The first reviews are in for "Gotti" and they're ugly. Movie critics at the Cannes Film Festival, who saw John Travolta's biopic about crime boss John Gotti filmed in Cincinnati two years ago, clearly don't think it will be a mob movie hit.
The Hollywood Reporter and IndieWire called it "pretty terrible," "cheap-looking," "bad," "amateurish," "incoherent," "tedious and episodic" and "poorly written, devoid of tension, ridiculous in spots and just plain dull in others."
Did I leave anything out?
Oh yeah: One reviewer compared John Travolta's Gotti performance to Alec Baldwin's Trump impersonation.
"The fact that it mostly portrays John Gotti as a loving family man and altogether likable guy, and his son John Gotti Jr. as a victim of government persecution, may be a first in the history of the genre. Leave it up to 'Teflon Don' to get a movie made that seems to clear him of all charges more than 15 years after his death," says the unbylined Hollywood Reporter review.
"It's a strange thing to say for a guy convicted of murder, but John Gotti deserved better than this amateurish biopic," writes IndieWire critic David Ehrlich.
In a backhanded compliment, Erhlich praises director Kevin Connolly, best known as an actor on "Entourage," for using footage of the real Gotti in the opening "because John Travolta's performance is hammy enough that we need hard evidence he's playing a real person."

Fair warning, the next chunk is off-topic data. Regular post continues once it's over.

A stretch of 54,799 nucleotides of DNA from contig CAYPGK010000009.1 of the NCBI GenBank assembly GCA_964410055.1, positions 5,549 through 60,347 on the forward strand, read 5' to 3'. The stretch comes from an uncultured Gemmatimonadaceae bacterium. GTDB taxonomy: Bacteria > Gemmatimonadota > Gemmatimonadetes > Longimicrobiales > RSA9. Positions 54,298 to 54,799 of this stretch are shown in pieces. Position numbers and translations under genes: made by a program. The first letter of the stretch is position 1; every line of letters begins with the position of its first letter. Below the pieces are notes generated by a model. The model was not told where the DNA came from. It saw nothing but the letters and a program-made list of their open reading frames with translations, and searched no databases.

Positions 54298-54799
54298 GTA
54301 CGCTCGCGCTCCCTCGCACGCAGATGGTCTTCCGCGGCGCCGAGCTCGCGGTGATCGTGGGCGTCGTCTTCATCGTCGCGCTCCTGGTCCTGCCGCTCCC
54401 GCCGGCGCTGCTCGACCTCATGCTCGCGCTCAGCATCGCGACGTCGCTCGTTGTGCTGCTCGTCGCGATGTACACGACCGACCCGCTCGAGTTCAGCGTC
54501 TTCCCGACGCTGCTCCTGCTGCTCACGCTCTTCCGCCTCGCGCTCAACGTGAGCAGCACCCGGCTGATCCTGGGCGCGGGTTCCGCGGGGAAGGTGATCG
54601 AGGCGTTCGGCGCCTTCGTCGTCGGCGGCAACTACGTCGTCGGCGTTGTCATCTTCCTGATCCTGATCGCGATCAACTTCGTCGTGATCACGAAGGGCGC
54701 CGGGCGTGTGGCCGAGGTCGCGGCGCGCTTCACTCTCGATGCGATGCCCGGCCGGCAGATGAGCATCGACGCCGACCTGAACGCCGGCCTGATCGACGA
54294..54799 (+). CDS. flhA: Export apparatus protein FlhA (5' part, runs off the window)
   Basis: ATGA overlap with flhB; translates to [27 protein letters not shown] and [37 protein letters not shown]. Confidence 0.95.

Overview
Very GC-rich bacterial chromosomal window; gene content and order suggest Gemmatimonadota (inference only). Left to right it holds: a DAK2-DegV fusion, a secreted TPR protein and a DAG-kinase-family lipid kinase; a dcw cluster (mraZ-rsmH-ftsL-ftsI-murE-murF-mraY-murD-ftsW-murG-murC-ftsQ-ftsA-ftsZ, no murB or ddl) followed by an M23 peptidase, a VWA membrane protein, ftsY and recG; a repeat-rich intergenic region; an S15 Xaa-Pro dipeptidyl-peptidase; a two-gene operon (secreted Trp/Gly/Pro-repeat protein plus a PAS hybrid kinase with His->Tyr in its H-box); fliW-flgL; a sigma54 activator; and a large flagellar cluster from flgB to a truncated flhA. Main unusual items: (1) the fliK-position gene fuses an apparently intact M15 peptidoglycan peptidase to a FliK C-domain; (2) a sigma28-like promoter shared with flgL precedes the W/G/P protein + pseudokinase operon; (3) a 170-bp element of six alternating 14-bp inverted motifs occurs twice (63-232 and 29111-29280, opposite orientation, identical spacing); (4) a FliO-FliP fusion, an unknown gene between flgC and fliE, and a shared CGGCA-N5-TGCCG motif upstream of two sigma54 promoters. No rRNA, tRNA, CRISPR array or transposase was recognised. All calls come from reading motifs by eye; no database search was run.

Travolta, also a producer on the film, "plays the Teflon Don like a cross between Ray Liotta and Alec Baldwin's impression of Donald Trump," Ehrlich says. The Hollywood Reporter says that Travolta, "wearing a perma-tan and mounds of makeup," provides a "lively presence in some scenes, talking in a rowdy New Yawka accent and tossing off a few good lines early on… But he can do little to bring this tedious and episodic chronicle to life."
When filming wrapped in August 2016, Connolly praised Cincinnati for providing locations that looked like New York City. Ehrlich wasn't impressed. He said it was "a cheap-looking film that expends zero energy attempting to capture period detail."
The Hollywood Reporter put it this way: "Made on a purported $10 million budget, the film was shot in Cincinnati and tends to feel like it, with a few aerial images and Brooklyn exteriors reminding us that this is New York."
"Gotti" publicists asked the press at Cannes not to review the film, since the premiere was a "private screening," not part of the competition. They apparently wanted it both ways: Positive stories about "Gotti" premiering at Cannes without any bad reviews before the film opens in theaters June 15.
When I emailed Rogers and Cowan, the large Los Angeles public relations company, asking for "Gotto" photos Monday, I was told: "The film is not being screened for reviews at this time, and we've asked for an embargo from any critics who see it prior to release. We want audiences to experience the film for themselves, as I'm sure you understand."
John Gotti was known as the "Teflon Don." Maybe they're hoping these scathing "Gotti" reviews won't stick.